Treatment for Cancer in Cats

As a board-certified small animal veterinarian, Dr. Todd L. Prince draws on a comprehensive knowledge of the diseases that affect dogs and cats. Todd Prince, DVM, pursues a particular interest in veterinary oncology, which includes cancers found in cats.

As is the case with human patients, treatment for cats with cancer typically involves a combination chemotherapy, radiation, and surgery. The treatment plan for each case depends on the type of cancer, where it is located in the body, and how far it has spread, as well as on the medical needs of the cat and the resources of the owner. Most cases will require some form of surgery, whether intended to reduce the size of the tumor or to remove it entirely.

Often prescribed in conjunction with surgery, chemotherapy uses a combination of drugs to interrupt the uncontrolled replication of cancer cells. Depending on the drugs themselves, they can be available either in injectable or pill form. Many feline chemotherapy drugs are deliverable at home, provided that the owner takes precautions to prevent contact with other tissues or the home environment.

Radiation, by contrast, is available only in a professional setting and may require a visit to a specialist. This technique uses beams of radiation to kill cancer cells and, like chemotherapy, may aim to either destroy or reduce the tumor. Radiation that shrinks the tumor is often a form of pain control, which many experts recommend as the primary goal when treating feline cancers.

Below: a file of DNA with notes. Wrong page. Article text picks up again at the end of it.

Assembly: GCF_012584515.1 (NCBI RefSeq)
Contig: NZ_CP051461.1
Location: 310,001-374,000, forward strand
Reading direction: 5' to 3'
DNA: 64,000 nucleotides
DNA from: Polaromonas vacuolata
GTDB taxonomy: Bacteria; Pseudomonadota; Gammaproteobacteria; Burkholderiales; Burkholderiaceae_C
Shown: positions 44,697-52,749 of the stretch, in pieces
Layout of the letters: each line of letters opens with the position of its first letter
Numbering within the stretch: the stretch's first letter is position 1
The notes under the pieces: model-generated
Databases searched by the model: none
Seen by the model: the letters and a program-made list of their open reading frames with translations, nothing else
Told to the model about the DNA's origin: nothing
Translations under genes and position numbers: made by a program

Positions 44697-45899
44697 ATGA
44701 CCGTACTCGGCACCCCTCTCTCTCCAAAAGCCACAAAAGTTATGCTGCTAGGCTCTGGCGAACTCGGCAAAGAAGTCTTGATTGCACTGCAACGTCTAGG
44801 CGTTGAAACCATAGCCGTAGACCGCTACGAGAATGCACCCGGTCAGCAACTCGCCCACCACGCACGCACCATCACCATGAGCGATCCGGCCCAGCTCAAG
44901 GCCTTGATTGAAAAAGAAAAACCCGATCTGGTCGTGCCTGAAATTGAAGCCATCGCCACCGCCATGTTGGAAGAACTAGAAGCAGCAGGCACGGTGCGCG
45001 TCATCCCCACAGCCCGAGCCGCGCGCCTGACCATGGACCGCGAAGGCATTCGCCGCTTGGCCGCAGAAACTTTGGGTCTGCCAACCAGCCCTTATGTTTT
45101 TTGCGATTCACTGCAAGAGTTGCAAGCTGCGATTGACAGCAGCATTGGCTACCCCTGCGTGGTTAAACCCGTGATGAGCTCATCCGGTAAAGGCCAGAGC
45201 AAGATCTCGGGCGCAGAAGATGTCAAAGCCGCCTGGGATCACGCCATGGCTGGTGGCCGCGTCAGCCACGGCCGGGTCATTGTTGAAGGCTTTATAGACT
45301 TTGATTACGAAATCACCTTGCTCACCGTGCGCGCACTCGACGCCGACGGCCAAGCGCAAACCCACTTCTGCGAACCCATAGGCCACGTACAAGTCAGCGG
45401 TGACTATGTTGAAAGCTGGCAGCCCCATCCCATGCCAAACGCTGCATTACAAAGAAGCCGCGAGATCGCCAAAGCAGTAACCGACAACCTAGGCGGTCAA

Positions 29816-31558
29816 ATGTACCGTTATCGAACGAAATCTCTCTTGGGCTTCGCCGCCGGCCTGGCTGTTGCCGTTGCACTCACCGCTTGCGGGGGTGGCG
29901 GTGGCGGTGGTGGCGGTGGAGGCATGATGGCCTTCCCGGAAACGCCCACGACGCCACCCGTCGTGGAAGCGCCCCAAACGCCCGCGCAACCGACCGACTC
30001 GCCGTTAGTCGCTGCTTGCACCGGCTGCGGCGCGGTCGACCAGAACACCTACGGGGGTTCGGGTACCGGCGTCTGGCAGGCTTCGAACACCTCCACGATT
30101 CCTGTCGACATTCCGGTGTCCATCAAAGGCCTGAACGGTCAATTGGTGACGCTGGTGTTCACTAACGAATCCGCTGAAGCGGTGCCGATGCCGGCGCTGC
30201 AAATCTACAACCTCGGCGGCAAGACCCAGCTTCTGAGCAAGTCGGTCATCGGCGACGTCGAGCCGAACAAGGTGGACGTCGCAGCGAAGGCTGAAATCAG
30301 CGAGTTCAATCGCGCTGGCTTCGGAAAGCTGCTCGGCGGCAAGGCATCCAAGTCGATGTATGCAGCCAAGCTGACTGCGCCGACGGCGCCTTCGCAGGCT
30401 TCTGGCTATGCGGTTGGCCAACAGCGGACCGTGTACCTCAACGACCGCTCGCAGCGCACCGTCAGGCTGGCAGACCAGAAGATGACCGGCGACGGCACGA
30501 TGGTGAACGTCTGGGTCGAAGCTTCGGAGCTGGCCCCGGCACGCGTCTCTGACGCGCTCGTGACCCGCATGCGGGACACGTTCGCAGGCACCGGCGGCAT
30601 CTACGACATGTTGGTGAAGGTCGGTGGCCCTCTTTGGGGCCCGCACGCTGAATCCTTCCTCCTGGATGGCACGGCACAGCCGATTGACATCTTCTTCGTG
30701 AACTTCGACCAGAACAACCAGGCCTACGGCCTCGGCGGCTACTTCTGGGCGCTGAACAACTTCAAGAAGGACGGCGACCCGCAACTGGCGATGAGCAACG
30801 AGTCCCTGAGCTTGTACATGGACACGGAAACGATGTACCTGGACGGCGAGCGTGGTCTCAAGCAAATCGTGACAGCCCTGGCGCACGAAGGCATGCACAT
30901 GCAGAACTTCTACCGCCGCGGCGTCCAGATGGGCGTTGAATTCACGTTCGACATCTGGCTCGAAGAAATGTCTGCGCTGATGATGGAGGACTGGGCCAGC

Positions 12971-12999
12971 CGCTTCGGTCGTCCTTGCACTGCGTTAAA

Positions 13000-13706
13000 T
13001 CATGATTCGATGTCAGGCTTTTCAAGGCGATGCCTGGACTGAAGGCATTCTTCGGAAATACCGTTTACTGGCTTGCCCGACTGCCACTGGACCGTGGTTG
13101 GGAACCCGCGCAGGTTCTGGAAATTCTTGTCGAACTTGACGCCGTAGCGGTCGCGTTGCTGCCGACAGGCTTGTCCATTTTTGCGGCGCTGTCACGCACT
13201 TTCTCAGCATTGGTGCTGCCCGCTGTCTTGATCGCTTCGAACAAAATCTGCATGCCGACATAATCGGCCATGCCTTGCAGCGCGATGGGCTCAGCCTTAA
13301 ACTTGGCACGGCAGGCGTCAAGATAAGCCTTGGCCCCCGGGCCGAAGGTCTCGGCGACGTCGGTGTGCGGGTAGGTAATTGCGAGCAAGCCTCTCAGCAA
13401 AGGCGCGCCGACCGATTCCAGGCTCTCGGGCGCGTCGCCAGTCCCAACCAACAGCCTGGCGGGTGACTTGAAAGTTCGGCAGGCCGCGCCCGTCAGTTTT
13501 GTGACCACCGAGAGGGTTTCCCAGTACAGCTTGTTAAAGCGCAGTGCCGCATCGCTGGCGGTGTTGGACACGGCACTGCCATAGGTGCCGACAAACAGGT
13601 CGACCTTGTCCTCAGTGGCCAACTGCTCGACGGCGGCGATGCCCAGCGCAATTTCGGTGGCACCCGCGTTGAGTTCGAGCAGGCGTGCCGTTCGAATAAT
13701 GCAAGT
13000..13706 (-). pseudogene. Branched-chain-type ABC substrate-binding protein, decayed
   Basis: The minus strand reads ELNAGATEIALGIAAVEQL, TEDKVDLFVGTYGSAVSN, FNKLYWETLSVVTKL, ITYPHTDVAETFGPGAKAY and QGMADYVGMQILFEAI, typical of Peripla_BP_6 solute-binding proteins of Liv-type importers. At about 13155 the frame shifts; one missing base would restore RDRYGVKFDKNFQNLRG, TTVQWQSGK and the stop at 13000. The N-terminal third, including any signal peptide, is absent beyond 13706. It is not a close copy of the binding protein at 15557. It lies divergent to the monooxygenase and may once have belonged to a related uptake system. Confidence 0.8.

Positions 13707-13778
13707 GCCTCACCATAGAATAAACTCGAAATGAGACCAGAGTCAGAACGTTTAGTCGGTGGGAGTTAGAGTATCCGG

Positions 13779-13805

Advertisements

Elderly Canines – Arthritis

 

Arthritis pic

Arthritis
Image: petmd.com

A small animal veterinarian with experience exceeding two decades, Dr. Todd L. Prince serves dogs, cats, and other animals through several clinical locations in Illinois. After securing his doctor of veterinary medicine (DVM), Dr. Todd Prince became a diplomate of the American Board of Veterinary Practitioners.

When dogs grow old, they’re at higher risk of certain ailments. Common in a dog’s senior years, arthritis manifests when joint tissues begin to wear away or become inflamed, resulting in painful symptoms that can limit a dog’s mobility and seriously impact quality of life. Dogs experiencing arthritis symptoms may sleep more often, demonstrate less propensity to play, or show unusual caution when moving.

To address arthritis, some veterinarians may suggest a holistic approach that includes anti-inflammatory medications and lifestyle changes. For instance, obesity can exacerbate arthritis. Therefore, caretakers can help by putting their dogs on a more healthy diet or encouraging arthritis-appropriate exercise.

Some patients may also benefit from surgeries to repair tissue damaged by trauma, infection, or auto-immune disorders that give rise to arthritis.